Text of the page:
Stanley developed this combination plane with an adjustable fence which is capable of accepting an assortment of straight blades, beading planes, and match groove blades. This design removed the need to have multiple wooden planes for different sized grooves, dadoes, rabbets and beads. This particular series of plane, the Stanley No. 45 - 55 , was developed at the peak of the metal hand plane design era ( late 1800's). It is interesting that if one were to develop a similar-featured plane today, the design would probably look not too much different than the Stanley No. 45.
This particular model, the Stanley No. 45 has been in production from the late 1800's to
the middle of the 1900's with many different variants along the way. Each variant was either adopted for manufacturing efficiency or to implement a new feature into the plane.
For example, my Stanley No. 45 has the floral motifs along the main body and sliding,adjustable skate which date this plane to before 1910 when the motif became a pebble-effect. The knob was also moved from the main body to the fence in the very late 1800's. All wood components are original rosewood, the plane body itself is nickel-plated. Very early No. 45's were japanned and had brass fittings. Nickel-plated bodies were introduced afterwards.
The No. 45 has a small learning curve and a series of adjustments to complete even before beginning to plow grooves or dadoes. There are spurs or nickers on both the main body skate and the sliding skate, just ahead of the blade. The skates are called that either because they skate along the surface of the wood, and they look like ice skates in shape. The skates serve to both support the blade at the rear and to create a bearing surface for the plane to ride in along the board being grooved. The adjustable, sliding skate can be removed for the narrowest, 1/4 in. cutter. The fixed, single skate is sufficient for support of the smallest cutter.
I read about and also noticed that there is a large built-in gap ahead of the interchangeable blades which results in a large mouth opening. This presents an issue with gnarly woods, so it is recommended that straight-grained woods be used. I set the blade for a very light cut to compensate for this, however this translates to many more strokes to arrive at the same point. This No. 45 has an adjustable depth stop which works very well. The next variant ( post- 1910) of this Stanley No. 45 had an fence adjustable with a fence adjusting screw setup which makes it easier to tweak the fence.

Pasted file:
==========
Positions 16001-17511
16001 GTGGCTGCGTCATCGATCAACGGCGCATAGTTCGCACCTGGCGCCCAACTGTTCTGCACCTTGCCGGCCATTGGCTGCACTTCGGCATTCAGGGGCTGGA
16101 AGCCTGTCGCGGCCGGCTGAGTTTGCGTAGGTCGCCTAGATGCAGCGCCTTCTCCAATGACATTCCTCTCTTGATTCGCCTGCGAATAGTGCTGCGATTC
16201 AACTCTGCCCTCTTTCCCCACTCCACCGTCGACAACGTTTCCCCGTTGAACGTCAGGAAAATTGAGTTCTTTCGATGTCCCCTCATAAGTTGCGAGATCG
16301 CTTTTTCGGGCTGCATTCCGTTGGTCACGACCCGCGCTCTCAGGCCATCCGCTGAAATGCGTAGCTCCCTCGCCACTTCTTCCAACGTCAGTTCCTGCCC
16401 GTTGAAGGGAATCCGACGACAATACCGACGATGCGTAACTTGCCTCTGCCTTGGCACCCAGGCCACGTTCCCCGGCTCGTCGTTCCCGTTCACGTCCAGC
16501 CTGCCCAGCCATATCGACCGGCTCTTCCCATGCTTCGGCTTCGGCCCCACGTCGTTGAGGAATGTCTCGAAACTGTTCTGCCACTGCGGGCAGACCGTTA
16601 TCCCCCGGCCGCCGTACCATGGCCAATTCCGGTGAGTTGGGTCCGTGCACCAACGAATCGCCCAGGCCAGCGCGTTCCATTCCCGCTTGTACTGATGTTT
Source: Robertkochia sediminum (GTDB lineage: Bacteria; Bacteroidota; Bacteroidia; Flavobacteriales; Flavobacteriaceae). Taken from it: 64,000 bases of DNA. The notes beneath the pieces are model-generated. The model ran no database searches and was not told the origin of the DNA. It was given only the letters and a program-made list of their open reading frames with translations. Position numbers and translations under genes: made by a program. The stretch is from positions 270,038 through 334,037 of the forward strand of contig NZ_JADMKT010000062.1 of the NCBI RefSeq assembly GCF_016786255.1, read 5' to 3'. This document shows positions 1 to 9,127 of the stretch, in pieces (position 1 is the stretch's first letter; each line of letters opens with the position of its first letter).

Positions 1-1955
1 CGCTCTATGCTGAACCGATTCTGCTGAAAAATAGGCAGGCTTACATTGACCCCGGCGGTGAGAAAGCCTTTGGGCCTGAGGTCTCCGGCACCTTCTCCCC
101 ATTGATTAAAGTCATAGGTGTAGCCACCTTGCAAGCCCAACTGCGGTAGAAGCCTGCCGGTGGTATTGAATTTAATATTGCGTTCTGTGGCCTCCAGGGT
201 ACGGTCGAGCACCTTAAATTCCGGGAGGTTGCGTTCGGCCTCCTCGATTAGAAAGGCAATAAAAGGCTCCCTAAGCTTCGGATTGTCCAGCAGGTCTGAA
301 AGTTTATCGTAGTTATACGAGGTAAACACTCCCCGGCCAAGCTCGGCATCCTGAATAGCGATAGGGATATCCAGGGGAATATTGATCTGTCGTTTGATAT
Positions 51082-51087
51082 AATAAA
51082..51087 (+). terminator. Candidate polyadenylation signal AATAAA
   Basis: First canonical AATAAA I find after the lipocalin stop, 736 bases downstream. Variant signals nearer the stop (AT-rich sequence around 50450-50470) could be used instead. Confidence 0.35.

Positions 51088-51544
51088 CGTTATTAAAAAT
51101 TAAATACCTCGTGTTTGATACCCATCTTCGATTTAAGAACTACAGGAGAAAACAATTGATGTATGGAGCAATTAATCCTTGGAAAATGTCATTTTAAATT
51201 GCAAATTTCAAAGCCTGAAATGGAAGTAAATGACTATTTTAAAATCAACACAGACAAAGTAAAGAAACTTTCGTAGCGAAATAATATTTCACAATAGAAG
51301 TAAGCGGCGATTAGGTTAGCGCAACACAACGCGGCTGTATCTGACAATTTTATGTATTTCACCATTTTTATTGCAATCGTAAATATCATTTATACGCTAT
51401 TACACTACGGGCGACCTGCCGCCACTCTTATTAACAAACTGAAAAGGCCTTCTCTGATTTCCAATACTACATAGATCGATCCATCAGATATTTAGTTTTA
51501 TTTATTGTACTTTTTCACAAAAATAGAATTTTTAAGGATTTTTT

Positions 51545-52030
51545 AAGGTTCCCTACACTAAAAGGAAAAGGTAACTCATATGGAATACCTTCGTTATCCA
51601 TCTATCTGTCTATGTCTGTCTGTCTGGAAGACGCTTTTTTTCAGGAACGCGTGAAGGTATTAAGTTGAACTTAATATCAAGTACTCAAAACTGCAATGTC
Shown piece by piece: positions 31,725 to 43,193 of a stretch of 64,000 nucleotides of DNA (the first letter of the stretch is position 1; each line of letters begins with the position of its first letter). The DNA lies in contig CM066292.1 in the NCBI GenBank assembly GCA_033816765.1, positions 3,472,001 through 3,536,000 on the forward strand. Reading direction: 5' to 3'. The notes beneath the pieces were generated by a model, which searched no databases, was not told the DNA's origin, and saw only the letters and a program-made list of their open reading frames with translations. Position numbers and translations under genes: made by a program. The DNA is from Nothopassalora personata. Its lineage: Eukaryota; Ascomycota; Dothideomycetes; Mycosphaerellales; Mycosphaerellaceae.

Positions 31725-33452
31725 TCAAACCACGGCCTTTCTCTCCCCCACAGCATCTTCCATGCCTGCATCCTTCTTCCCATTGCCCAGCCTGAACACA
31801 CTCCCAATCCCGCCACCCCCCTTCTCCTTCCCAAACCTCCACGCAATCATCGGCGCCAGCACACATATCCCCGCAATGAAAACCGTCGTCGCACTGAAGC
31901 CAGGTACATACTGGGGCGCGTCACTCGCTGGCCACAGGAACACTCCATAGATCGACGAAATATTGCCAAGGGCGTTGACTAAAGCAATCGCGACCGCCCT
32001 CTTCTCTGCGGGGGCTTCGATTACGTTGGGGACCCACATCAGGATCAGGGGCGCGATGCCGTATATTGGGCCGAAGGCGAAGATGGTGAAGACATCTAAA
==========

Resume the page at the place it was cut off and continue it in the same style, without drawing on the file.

I disassembled and cleaned this particular plane, to become familiar with the different components. I sharpened and honed 3 of the straight cutters ( 1/4 in, 5/16 in., 3/8 in. blades), and honed a 3/8 in. beading cutter
to perform testing of the plane. I ultimately used cherry and birch. Initially I tried the No. 45 on mahogany, but the grain is interlocking and reverses presenting opportunity for tearout with this plane. This plane does however easily plow through straight-grained woods creating straight, symmetric and accurate beads, grooves, dadoes in no time! Setup time isn't a whole lot more than a setting up a router and bit in a router table.
Photo of dual skates and cutter (1/4 in. blade). The skate between the main body at the right and the adjustable fence at the left is the sliding, adjustable skate. Notice the edges of the dual skates are set slightly narrower than the edge of the cutter, this to not inhibit or bind the plane in the groove. Also notice the dual skates ahead of the cutter have spurs or nickers along their edges, used to score when cutting dadoes ( cross-grain).
Stanley No. 45 set up to make 1/2 in. rabbets along the length of a birch board. The two necessary adjustments the depth of the cutter in relation to the skates and the sliding skate location. This skate supports the outboard part of the 7/8 in. cutter. The depth gauge adjustment also needs to be set for the vertical depth of the rabbet.
Stanley No. 45 set up to make 1/2 in. rabbets along the length of a birch board. The two necessary adjustments the depth of the cutter in relation to the skates and the sliding skate location. This skate supports the outboard part of the 7/8 in. cutter. The depth gauge adjustment also needs to be set for the vertical depth of the rabbet. It is important to keep the plane vertical for a level rabbet, along with keeping the fence along the edge of the board throughout the cut.
Below is the Stanley No. 45 with a 7/8 in. rabbet cutter installed. I sharpened the cutter, flattened and polished the back, and set a primary bevel at 30 degrees, honed and polished to 4000 grit. Notice the fence is actually beneath the cutter when making rabbets and is set to the width of the rabbet. The sliding skate (supporting skate in this instance) is at the outside of the cutter or blade, hidden by the rosewood fence. Also, the adjustable depth gauge is in plain view.
Side view of the main body of the Stanley No. 45 with adjustable depth stop and scoring cutter. Notice also the floral motif on the body which significantly narrows the age of this plane to circa 1895- 1905.
Competed 1/4 in. groove (drawer bottom) and 3/8 in. bead ( below) in cherry board.
Below, an assortment of cutters that come with this particular model. I also have a few extra cutters and other parts for specialized applications (slitter, cam). The cutters in the middle of the box have been sharpened, backs lapped, and honed to 4000 grit. The 3/8 in. beading cutter used above has only the back lapped to not deform the profile of the cutter. Match cutter is at the right, used for creating tongue and grooves.
The original box this Stanley No. 45 was purchased in with 100 years of wear showing. It was enjoyable to bring this plane back to life as a nice user plane. I intend to use it to create joinery on some of my future projects.
More information on hand plane techniques available in the WoodSkills Woodworking Course DVD